Good on you for acknowledging that you'll be wrong on that prediction. But judging by the rest of your comment, you're not yet ready to do the same regarding your prediction that NZ will be in full blown recession in the first half of this year?

I'm pretty bearish on both Australia, New Zealand and the banks that govern them both.


FYI, there are likely to be more properties listed for sale if ring fencing rules come in. Depends on how it is phased in. Somewhere between zero and 116,000. Even 20% of the maximum number is over 23,000 ...

If a lot of owners are making cash contributions, and they see property prices falling thereby changing their future property price expectations and they are highly leveraged, these owners may choose to sell. Furthermore imagine if these property owners are about to go from interest only financing to P&I financing - the potential cashflow drain can be large. And some property investors own 1-3 investment properties ...

Combine that with higher unemployment rate might mean that some owner occupiers who bought in Auckland in the last 2 years or so might struggle to maintain the debt servicing payments ... Vulnerable households are those where the main income earner in the household is reliant upon the real estate industry such developers, builders, tradies, real estate agents, property mentors, property accountant specialists, property lawyer specialists, building supplies retailers, home furniture retailers, etc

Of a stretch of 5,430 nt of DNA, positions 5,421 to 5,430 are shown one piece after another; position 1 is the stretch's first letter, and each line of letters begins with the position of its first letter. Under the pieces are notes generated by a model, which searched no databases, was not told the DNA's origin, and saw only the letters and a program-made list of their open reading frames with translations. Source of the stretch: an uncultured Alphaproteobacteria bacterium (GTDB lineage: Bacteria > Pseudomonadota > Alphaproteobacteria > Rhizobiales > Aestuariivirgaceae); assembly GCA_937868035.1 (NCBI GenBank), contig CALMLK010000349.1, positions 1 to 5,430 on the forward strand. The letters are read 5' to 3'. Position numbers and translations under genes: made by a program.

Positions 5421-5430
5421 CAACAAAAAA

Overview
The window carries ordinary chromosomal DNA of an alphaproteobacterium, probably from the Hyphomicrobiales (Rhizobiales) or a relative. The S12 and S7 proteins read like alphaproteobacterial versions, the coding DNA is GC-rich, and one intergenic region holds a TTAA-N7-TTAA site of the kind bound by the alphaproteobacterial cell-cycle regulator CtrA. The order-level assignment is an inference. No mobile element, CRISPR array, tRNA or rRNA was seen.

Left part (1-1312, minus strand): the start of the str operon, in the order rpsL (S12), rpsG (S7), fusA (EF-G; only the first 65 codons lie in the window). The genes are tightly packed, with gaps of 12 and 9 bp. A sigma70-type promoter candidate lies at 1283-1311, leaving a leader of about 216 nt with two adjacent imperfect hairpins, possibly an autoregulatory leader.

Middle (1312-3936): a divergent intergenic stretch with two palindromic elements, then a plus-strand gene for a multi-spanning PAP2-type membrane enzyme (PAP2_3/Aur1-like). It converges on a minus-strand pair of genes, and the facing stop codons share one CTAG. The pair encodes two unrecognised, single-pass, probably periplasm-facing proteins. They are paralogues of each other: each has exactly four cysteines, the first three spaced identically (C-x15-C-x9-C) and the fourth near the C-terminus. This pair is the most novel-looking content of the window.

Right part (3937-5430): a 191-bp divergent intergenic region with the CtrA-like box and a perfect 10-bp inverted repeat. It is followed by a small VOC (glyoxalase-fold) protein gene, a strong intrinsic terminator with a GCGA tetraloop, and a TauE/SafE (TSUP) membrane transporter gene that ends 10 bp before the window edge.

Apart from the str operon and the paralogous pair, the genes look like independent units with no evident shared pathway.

Sounds like Ireland to me.

The number of people who have chosen to buy with borrowed money to lose income on their asset is quite astonishing really. But it did help to keep the bankers dreams alive as they 'purchased the securities' (banks don't make loans, they buy securities) against of all that leveraged speculation. What were people thinking, that house prices would always go up? That they would continue to double every ten years? Who was telling them this?

I wonder where the 'massive que' has disappeared too. Still 7 of the 10 Kiwi-builds in Wanaka on the market!


Yes - he is one of property market commentators who have been influential.

These are some reasons given in the mainstream media, property market commentators, property market promoters, bank lending promoters masking as bank economists, real estate agents, property market mentors & other sources as to why property prices will not fall by much:

1) during the GFC, house prices in Auckland fell only 7-10%